Great article, thanks! We recently had a yogurt bar at work during our Wellness Promotion week. We've got dietitians on staff who helped us select the best yogurt and healthy ingredients for yogurt sundaes, but it seemed like hard work to get it "right". I've added this article to my keepers for an easier way to shop for healthy yogurt.
Thank you for this excellent, comprehensive article! I love Stonyfield organic low fat yogurt. It has a few more calories than the light brands I used to eat, but the flavor and texture is worth it. And, Stonyfield in a fruit smoothie is heavenly. I also want to give Oikos a shout out as my favorite Greek yogurt (plain with honey is my fave). I tried all the others, and I prefer Oikos' texture.
I love full fat yogurt for the flavor and rich creaminess and am willing to give up calories elsewhere to enjoy a half cup serving plain whole milk yogurt over berries. I also like Liberte whole milk yogurt in several amazing flavors. (Liberte makes low fat but my supermarket doesn't carry it. ) I do buy Chobani when it's on sale. Surprisingly creamy considering its fat free. When manufacturers add artificial sweeteners, thickeners and undigestable material (do you think sawdust could pass for fiber?) to fat-free yogurt it seems to me this is a highly processed, un-natural product. I fear we sacrifice nutrition on the altar of low-cal.
Although the choice in packaging and varieties SEEMS to have increased at my local grocery stores, the reality is that it is much more difficult to find healthful yogurt there nowadays! Shocking, I know. However, many of the industrial food corps making "greek yogurt" surely are not producing the kind of product that the term indicates. I need to spend a lot more time reading label after label now, it seems monthly, as product offerings change. Personally I WON'T EAT ASPARTAME. I'm looking to support and enhance my health, not erode it! Your mileage may vary. However, real food is, IMO, "unfooled-around-with." That ought to include real yogurt.
Was unaware that some yogurts have an abundance of fats and sugar. Thankyou for keeping me informed about something else!
3/14/2011 10:37:18 AM
Good article, but there are errors in the chart. The chart claims that Dannon, Stonyfield Farms and Trader Joe's plain yogurts contain sugar. They do not. I checked at the three companies' web sites to confirm. The sugar content for these three is the same as for the 'any brand' yogurts listed in the table -- 15 grams per serving.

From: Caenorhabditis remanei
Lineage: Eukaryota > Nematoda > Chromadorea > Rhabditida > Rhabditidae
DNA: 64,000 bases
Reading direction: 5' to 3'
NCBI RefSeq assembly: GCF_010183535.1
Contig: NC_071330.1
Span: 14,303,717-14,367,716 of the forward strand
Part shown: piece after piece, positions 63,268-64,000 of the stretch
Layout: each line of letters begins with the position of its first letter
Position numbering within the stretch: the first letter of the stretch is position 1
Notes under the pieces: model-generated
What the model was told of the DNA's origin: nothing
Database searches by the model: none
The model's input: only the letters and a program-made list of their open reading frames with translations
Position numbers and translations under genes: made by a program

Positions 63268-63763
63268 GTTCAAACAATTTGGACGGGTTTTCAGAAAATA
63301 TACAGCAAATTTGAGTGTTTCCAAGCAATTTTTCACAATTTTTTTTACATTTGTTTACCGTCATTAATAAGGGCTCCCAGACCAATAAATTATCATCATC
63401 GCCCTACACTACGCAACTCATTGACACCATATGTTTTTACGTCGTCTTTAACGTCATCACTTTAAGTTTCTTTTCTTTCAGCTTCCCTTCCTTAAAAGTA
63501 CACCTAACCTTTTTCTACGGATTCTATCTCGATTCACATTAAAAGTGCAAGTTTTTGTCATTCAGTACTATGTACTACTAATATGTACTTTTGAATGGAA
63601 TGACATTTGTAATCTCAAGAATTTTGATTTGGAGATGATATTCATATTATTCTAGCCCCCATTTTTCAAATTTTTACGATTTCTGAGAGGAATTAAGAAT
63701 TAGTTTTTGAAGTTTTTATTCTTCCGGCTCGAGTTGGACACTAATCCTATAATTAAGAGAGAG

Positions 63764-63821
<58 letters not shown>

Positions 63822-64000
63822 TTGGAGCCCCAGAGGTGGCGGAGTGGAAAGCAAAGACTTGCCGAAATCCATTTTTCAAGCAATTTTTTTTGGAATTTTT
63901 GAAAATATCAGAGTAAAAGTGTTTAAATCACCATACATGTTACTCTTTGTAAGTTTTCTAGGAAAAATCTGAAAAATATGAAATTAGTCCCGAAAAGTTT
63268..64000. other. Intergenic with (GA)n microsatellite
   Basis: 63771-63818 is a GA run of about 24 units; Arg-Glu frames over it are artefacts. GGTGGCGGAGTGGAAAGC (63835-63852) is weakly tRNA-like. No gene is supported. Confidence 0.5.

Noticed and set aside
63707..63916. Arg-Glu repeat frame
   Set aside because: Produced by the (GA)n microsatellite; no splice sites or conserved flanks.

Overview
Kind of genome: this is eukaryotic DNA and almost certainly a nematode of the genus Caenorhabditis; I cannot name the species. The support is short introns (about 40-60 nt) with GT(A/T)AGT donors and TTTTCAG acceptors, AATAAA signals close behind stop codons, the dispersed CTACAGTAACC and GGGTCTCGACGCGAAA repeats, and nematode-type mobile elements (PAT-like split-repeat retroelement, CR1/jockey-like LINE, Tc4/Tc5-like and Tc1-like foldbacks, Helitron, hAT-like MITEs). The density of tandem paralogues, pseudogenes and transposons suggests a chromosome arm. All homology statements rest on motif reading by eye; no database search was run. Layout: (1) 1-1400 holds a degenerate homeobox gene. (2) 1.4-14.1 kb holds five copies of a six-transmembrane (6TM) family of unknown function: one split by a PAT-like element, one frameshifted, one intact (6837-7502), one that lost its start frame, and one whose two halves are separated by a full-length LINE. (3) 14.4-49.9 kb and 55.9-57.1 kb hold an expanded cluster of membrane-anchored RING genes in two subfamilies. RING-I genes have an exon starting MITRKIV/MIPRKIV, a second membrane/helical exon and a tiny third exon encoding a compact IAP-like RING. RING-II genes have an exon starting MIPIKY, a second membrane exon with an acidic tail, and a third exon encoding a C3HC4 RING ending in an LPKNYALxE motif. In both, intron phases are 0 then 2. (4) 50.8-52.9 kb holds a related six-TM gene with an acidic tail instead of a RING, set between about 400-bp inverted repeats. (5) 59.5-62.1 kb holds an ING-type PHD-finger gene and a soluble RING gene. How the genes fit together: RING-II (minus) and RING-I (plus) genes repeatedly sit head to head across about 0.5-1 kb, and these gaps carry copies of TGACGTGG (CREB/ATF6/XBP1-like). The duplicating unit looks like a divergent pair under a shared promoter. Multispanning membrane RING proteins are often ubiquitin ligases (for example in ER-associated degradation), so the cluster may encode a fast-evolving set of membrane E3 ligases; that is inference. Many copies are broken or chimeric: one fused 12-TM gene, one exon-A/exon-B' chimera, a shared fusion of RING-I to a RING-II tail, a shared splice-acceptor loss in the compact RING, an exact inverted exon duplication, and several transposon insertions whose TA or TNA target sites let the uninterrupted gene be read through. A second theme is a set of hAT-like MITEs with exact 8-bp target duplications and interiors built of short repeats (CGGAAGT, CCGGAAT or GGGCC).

Make your own "greek yogurt" for a fraction of the cost.!
Place an extra large paper coffee filter in a colander, place colander over a bowl, pour plain yogurt into filter, cover and place in fridge. After 3 hours, pour whey that has collected in bottom of bowl out (or save to use in cooking), pour (or dump ... it will be much thicker now) yogurt back into container. Now you have thick, creamy (if you stir it), plain yogurt to use in savory cooking (works great in place of sour cream) or add fruit, honey & nuts for a delicious snack, breakfast, or dessert.
I love yogurt, plain, w/o sugar, w/fruit and cereal. Can you add Mountain High Yoghurt to the grid? It contains no sugar, only pectin, plus all the active cultures currently advertised for Activa. And it tastes great.
Loved the article. I recently had an acupuncture treatment for the first time. While the girl asked qestions about my health and diet. I told them I eat a lot of yogurts expecially for breakfast with fruit. They warned me that yogurt is very hard to process first thing in the morning. Is this true? I feel great when I have yogurt.
3/16/2010 9:38:55 AM
vickid55: I use greek yogurt a lot in my cooking. I put it in my oatmeal, mix it in salad dressings for a creamier texture, in smoothies, and use it when making tuna or egg salad as a substitution for mayo. So if you find that you want to use it for more dishes there are yogurt strainers available on line that are inexpensive, and more convenient than using the cheesecloth method.
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